In fact I think the turning point in our nation has passed. I do not think there is a going back. There is only a going forward; and yes, that going forward will be ugly, and will eventually end in revolution. One week soon I'll paint a scenario for you of how that might look, as I see it.
Ok, Wisconsin; if you're fighting against the collective bargaining of unions then I'd say your wrongheaded. I've outlined at the start what they fight for and those are noble indeed.
Is there corruption in unions? Well let me ask you what massive organization hasn't had corruption? Do we throw the baby out with the bathwater? I've heard argued "oh they had a purpose but no more." This argument being made NOW, as we have been systematically dismantling the concessions unions once fought and died for? You think doing away with unions is going to make it better when we see right before our eyes the disintegration of private labor power right along with the destruction of unions?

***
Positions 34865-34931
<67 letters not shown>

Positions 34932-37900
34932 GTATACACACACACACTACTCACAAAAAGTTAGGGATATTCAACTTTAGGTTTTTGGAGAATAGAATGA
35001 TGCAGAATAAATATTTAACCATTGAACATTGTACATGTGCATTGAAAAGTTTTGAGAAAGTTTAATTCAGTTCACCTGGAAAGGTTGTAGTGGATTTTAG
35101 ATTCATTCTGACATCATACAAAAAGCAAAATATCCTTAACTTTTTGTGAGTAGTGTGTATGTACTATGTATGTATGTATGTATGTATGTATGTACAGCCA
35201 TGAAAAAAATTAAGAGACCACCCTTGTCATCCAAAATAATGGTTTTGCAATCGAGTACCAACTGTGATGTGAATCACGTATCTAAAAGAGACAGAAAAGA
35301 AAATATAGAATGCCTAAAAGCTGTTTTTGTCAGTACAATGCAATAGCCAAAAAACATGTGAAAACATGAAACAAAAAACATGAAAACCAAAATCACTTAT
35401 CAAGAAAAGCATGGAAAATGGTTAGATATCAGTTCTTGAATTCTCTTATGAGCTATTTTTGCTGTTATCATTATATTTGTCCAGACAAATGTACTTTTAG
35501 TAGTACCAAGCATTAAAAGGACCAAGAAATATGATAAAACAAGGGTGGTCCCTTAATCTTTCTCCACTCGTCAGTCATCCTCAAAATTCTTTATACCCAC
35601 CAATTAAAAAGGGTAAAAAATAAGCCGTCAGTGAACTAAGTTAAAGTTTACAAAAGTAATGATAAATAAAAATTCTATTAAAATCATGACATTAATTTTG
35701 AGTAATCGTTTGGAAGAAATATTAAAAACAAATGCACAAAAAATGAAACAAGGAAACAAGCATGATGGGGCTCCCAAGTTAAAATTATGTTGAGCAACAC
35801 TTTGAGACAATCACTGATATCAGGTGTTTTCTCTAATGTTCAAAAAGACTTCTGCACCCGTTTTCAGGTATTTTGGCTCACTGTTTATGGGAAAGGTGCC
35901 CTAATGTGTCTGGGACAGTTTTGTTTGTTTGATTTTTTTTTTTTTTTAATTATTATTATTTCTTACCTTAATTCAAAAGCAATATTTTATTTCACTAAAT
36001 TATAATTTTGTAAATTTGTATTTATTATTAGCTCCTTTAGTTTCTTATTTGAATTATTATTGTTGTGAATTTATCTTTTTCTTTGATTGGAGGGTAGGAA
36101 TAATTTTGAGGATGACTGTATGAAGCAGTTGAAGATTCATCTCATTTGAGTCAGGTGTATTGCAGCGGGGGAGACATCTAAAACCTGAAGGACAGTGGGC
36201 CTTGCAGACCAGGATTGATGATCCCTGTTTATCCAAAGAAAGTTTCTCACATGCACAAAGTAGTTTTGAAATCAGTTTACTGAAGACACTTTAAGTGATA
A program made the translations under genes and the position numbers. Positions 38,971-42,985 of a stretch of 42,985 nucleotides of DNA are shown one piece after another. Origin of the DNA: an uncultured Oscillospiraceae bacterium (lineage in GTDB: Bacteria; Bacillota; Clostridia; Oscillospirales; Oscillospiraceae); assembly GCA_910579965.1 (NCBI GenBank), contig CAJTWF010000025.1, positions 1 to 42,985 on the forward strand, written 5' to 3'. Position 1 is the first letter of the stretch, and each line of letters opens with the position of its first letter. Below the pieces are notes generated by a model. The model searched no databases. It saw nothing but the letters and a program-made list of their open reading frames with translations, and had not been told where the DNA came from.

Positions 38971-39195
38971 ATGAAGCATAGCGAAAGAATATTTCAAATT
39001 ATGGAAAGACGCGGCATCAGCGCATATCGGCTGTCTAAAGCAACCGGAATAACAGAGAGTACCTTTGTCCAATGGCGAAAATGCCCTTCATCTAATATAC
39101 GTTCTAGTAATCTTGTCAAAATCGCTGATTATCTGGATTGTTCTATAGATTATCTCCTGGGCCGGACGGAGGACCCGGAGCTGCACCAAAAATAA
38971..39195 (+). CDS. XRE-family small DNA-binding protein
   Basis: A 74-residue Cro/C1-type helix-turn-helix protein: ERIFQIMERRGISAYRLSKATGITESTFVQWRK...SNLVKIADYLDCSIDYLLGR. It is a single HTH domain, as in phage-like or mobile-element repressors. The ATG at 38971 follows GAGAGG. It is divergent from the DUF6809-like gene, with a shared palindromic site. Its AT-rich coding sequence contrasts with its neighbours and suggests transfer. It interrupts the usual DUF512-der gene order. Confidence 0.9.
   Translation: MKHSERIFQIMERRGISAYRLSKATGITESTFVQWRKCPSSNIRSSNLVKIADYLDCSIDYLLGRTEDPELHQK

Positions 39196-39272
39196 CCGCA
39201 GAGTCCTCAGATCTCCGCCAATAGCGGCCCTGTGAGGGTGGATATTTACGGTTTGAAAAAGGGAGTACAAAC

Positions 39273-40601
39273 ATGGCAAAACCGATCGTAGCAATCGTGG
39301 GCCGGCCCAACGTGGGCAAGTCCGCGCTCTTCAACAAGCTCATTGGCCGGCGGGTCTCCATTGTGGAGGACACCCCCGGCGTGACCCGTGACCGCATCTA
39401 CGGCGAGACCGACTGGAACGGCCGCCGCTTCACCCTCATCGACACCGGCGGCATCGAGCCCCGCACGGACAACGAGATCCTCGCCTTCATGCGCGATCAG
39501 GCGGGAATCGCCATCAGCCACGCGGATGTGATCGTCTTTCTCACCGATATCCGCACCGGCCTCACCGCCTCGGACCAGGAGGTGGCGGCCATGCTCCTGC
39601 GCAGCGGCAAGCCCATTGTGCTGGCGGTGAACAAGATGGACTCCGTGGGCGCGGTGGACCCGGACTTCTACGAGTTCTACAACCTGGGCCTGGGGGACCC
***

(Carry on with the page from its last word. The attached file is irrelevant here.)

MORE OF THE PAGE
I don't hear corporations collectively calling for the dismantling of all corporations because some of them have corruption. That would be crazy and not in their interest. But we willing do bash and want unions gone.
I understand why rich people fight for these things. If I was CEO or an anonymous major shareholder who successfully put away my conscience many years ago I would not support it either. It might mean less millions for me. But when the average man/woman fights against their own I always find it disturbing.
I will close with this; The Courier-Journal had an Op/Ed piece on February 19 entitled "The Pork Capital." In it the author is talking about another piece by Paul Begala, former counselor to President Bill Clinton. In it Begala is, tongue in cheek says of Kentucky, "Defund Kentucky. Cut it off the federal dole."
I mention it because he talks of our particular penchant for wanting to elect officials that say they want to cut pork, yet Kentucky actually receives $1.51 for every $1 sent in Federal taxes. So when we were all happy about Bush's federal tax cut, we were happy that we were going to be receiving 1/3 less back to the states. How do you like those cuts now?
Oh, and if you can't see the connection between that and our state's budget, and therefore our counties budget woes, then I can't help you.
If you read my column you know I was pointing this out two years ago and again less than a year ago when we were gearing up to elect Rand Paul.